I haven't watched him for at least twenty years, since his show was called "Late Night With David Letterman". Still, I was compelled to watch his final show the other night. A friend had posted a clip of Bob Dylan singing "The Night We Called It A Day" from earlier in the week, and had I found it a tremendously moving coda for Letterman the man, and all he had meant for all those years he was so relevant to those of us who watched him. I seriously doubt there's another person Dylan would honor like that.
I also watched the Tina Fey's #LastDressEver segment (on YouTube) because, well, Tina Fey.
I DVR'd the final show, and found it slow and unsatisfying until the video montage at the end of the show, played over the Foo Fighters performance. It was all quick-cut, but very moving, and it really underlined for me how much the show has been on autopilot for the past twenty years. The New Yorker had a very good takeaway on the finale.
I actually appeared on "The Late Show With David Letterman" in 1991, when it was still that hip-ish show that followed "The Tonight Show With Johnny Carson" on NBC at 12:30 AM, and was broadcast from 30 Rockefeller Plaza in Manhattan. The third edition of The Great American Baseball Card Flipping, Trading And Bubblegum Book had just been published, and our publisher arranged an extensive media campaign, which included David Letterman and Larry King. Brendan had done the author tour and promotional appearances for the first edition (described eloquently in our book), and this time it was my turn.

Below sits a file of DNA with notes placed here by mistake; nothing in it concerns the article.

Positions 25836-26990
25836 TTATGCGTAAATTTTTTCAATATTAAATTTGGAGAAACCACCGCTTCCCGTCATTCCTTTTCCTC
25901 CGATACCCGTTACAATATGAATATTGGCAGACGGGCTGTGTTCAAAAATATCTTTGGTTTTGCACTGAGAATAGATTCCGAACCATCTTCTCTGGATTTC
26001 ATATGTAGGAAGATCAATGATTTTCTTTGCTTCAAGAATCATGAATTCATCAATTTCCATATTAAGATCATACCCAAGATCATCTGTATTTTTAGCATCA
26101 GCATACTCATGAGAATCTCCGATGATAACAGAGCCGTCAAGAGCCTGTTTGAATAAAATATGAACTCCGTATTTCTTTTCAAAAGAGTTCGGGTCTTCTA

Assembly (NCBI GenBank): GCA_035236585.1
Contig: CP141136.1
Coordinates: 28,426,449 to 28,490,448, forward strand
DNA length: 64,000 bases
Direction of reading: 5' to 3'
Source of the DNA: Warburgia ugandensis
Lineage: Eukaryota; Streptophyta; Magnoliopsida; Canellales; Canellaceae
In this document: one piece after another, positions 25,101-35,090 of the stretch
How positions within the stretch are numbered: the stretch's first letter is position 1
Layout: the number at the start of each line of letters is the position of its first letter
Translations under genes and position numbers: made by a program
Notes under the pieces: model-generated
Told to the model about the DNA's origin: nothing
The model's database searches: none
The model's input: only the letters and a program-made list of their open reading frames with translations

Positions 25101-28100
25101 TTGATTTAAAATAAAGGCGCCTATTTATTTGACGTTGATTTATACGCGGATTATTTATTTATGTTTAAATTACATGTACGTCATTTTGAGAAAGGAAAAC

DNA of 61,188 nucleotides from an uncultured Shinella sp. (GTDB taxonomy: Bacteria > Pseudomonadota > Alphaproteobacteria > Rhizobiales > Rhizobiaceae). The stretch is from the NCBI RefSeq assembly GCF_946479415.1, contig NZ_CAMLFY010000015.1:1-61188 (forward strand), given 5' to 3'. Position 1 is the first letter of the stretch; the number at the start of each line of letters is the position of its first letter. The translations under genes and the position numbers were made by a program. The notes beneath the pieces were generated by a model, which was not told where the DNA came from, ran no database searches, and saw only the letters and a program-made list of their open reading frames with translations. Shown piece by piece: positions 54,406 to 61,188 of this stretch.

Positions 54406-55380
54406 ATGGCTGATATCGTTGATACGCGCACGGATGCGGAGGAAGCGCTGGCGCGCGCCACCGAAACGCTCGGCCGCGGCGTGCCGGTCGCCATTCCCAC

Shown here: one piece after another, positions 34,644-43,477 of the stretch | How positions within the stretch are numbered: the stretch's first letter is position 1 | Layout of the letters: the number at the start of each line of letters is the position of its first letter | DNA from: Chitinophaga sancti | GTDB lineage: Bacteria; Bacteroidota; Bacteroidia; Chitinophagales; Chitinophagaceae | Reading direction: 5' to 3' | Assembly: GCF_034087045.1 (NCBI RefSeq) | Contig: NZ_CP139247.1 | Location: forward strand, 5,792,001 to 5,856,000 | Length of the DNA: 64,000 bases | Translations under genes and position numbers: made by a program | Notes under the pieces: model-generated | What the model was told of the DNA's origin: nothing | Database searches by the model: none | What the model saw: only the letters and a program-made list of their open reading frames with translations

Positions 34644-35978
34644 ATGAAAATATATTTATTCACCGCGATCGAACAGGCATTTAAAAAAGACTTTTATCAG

What I most remember about that appearance is the amount of time I spent on the phone with the show's Producer in the weeks prior to my appearance. I discovered that what looks spontaneous on television may possibly be spontaneous, but usually it's the result of careful planning. The Producer really got to know me over the phone and discovered which parts of the book would be the most fun for Dave, and what themes in the book would generate the most laughs. He had read the book (I don't think Dave had) and was the person who realized in the first place that the sarcastic tone of our writing would match up well with the show. But he had to get a sense of the potential guest (me) and what I might bring to the table, and he had to make me comfortable in advance so that I wouldn't get blindsided by anything once my segment actually began. It was planned, but not scripted. It was trememdous fun.
My most lasting and clearest memory of that appearance doesn't have anything to do with my segment (which went very well), but rather with how small the studio was, and how close the audience was. And especially with that particular night's musical guests - Booker T and the MGs. They played through all the commercial breaks, as well as performing a song or two during the show. They happen to be one of my favorite groups and that was better than any big venue concert they would ever do. It was very much like a club date.
So here's to you, Dave. All the best, and thanks for everything!